The ballot would contain just one question: Do you vote to recall Ted Wheeler from the office of mayor?
If a majority of voters say yes, Wheeler would need to vacate the office immediately. A special mayoral election would take place within 90 days.
Wheeler’s fiercest critics have been pushing to get him out of his office since he secured a second term last November. The mayor eked out a victory against challenger Sarah Iannarone, winning 46% of the vote to Iannarone’s 41%. The rest of the votes went to write-in candidates.
Public record advocate and lawyer Alan Kessler, who served as Iannarone’s attorney during the campaign, began the recall push weeks after the election. He said he expects the effort to have wide appeal across the political spectrum.
If you’re upset that there are too many needles on the streets and a faint smell of urine clings to the sidewalk, Kessler wants you to blame these livability issues on the fact that the mayor has not sufficiently funded safe needle exchange points or public bathrooms. If you’re concerned that children breathed in tear gas in their North Portland homes during the height of protests, he says, you can blame Wheeler for failing to ban the chemical. (The mayor ultimately banned CS gas, a widely used form of tear gas, last September.).
“Whichever political side somebody is coming at this from, there’s something to hate about Ted Wheeler,” he said.
Kessler originally formed the “Total Recall” PAC to try to recall both Wheeler and Commissioner Dan Ryan, who angered many on the left when he voted against further cuts to the police budget after advocating for them on the campaign trail. Kessler said Ryan was dropped from the recall effort because people had not remained nearly as outraged at him as they had at Wheeler.
Audrey Caines, campaign manager for the recall, said the campaign is focused only on ousting the mayor. They will not put forward a candidate to try and replace him.
“We have the one goal, which is to get Wheeler’s name on the ballot,” she said. “We don’t have our hands in anything else.”
What if they succeed?
No one has publicly announced plans to run if Wheeler is recalled. But that hasn’t stopped political insiders from speculating about who might should the opportunity arise. The list of would-be mayors mentioned includes Former Mayor Sam Adams — now an aide to Wheeler — Multnomah County Commissioner Jessica Vega Pederson, and city Commissioner Jo Ann Hardesty, who will be up for reelection in 2022.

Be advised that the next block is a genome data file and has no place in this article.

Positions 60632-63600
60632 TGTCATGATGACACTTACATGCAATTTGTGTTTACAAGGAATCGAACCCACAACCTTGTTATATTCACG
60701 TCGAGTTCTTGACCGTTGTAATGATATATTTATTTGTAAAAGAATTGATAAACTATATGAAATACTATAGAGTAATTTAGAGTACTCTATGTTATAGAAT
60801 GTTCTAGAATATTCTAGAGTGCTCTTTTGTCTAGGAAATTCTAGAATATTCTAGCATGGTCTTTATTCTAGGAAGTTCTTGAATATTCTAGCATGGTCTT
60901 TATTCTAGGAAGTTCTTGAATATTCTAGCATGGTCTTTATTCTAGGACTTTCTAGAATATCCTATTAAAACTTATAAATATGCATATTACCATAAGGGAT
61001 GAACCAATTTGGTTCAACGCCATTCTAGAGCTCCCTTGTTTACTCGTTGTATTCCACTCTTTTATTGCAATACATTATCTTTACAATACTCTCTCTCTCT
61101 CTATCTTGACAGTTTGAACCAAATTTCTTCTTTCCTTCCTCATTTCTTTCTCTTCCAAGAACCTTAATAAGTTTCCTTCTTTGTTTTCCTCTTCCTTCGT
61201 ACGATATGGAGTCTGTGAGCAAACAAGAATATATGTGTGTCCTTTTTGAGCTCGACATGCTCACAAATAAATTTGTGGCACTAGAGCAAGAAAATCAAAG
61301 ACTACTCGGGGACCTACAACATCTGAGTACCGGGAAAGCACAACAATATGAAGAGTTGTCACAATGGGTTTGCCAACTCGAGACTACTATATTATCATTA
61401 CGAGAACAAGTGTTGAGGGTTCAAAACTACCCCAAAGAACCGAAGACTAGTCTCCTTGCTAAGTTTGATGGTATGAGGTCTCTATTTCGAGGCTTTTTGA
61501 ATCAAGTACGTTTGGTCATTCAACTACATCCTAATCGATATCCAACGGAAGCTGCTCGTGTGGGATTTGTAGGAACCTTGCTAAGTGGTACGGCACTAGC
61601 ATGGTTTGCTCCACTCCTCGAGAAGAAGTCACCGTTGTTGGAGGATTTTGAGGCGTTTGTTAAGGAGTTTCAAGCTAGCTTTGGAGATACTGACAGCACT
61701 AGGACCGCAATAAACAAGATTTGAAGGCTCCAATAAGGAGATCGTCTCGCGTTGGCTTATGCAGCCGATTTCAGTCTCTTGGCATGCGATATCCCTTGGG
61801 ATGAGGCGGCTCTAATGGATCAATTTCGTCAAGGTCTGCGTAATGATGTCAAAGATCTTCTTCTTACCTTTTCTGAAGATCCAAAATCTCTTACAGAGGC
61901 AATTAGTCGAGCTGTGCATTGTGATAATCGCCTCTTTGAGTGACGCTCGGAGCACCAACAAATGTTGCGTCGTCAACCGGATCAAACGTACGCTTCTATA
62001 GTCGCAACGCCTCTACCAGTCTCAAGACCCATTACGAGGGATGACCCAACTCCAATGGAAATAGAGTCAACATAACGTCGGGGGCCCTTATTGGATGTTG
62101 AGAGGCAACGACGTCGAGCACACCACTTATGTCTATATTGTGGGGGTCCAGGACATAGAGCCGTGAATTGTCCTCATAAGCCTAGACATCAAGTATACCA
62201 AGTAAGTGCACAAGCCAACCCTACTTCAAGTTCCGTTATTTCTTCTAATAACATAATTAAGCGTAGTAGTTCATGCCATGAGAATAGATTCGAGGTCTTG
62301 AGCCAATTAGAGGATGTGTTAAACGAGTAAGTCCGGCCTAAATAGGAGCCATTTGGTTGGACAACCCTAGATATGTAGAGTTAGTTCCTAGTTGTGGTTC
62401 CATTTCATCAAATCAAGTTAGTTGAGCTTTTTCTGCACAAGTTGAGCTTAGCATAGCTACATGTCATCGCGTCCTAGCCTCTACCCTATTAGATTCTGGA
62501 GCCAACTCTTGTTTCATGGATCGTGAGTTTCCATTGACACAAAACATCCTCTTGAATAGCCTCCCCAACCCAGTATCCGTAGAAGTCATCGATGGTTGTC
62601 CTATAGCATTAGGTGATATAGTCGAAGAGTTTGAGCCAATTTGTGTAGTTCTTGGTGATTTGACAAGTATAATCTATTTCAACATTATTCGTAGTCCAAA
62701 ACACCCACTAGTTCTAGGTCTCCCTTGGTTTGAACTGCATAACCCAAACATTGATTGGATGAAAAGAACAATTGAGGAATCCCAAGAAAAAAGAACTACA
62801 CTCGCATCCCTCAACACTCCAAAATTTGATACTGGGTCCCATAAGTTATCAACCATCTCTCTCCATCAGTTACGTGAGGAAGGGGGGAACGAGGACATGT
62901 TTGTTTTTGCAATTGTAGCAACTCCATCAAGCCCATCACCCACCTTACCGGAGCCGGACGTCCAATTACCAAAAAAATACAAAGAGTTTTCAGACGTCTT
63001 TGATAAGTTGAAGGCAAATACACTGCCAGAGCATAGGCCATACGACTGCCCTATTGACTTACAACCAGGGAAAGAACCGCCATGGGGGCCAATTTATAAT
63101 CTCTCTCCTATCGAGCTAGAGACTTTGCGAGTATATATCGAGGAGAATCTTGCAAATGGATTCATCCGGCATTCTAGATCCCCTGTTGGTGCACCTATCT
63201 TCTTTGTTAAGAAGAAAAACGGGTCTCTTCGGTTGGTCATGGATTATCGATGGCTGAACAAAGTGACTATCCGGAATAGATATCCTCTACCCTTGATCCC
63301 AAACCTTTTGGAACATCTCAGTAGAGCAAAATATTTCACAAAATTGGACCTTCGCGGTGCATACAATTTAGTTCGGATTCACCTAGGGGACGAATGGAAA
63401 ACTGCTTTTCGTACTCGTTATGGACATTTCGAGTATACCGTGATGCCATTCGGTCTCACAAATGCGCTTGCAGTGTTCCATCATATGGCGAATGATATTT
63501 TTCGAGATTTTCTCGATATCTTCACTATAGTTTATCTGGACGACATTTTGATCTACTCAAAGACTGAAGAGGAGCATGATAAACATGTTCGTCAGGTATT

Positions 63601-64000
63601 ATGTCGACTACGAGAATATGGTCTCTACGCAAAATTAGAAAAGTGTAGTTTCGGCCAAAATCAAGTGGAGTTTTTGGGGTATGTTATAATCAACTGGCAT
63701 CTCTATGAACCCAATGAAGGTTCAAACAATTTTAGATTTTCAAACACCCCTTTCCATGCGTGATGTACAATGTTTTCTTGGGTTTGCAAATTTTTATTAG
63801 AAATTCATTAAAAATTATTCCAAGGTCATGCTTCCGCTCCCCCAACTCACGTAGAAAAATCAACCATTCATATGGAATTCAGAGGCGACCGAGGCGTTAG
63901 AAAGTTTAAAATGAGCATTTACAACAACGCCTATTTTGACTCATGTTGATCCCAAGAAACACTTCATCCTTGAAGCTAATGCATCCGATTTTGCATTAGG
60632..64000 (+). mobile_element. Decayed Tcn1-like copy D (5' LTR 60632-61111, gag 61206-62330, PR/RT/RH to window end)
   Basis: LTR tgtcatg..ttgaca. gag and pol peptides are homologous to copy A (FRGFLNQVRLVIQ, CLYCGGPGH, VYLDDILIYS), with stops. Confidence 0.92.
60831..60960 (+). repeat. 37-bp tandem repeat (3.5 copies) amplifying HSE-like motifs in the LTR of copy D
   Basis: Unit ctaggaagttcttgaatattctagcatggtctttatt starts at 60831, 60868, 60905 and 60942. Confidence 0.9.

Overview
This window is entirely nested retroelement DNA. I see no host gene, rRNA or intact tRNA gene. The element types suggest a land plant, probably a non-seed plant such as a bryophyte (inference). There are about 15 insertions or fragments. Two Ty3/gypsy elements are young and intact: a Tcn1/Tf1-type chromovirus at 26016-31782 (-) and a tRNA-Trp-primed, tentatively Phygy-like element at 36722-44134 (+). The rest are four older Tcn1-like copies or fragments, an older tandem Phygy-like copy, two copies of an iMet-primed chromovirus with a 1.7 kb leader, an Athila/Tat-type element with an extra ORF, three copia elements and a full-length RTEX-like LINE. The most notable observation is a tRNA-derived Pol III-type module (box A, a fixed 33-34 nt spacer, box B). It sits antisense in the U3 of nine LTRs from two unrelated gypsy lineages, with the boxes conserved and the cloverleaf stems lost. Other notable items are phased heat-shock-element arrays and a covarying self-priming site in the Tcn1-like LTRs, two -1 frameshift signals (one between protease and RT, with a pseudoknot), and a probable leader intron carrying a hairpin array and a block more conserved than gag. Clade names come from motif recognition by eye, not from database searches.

It’s also possible someone could file for one of the three city council races that will be taking place in 2022 — and later switch to the mayoral race if the recall succeeds. Hardesty and Ryan, who won his seat in a special election last year, will both be up for re-election as will city Auditor Mary Hull Caballero. Candidates can file for those positions as early as Sept. 9.
And, for the first time, it’s possible a candidate will be able to switch races and still hold onto at least some of the money they collected through the city’s publicly financed election program.
The city’s Open and Accountable Election program, which matches candidate’s small-dollar donations sixfold, is currently silent on the issue of what to do if a candidate who has qualified to collect public money wants to switch races. Susan Mottet, the head of the program, said its advisory group recommended in June that the city council change city code to give the program leeway to clarify how a candidate using the program could switch races. She said the new rule could potentially require candidates to get permission from donors to apply the 6-1 match to the new race.
Mottet said she learned this was a gray area in the program rules last year after the city called a special election following the death of Commissioner Nick Fish. The program realized some publicly-financed candidates might want to switch from running for other open seats into the race to replace Fish. Ultimately, no one did.
She said she’s hoping the council will vote on the amendment as soon as next month — a vote that could get more complicated with the messy politics of a mayoral recall.
She emphasized the amendment was not meant to be political.
“The whole reason it’s even on the agenda is because of Commissioner Fish’s seat,” she said. “It was already being considered by the open and accountable elections commission before a mayoral recall was even a twinkle in anybody’s eye.”
As the recall effort gets underway, she said she has gotten clarity on one other issue: the mayor will not be able to use public funds to fight a recall if it makes the ballot.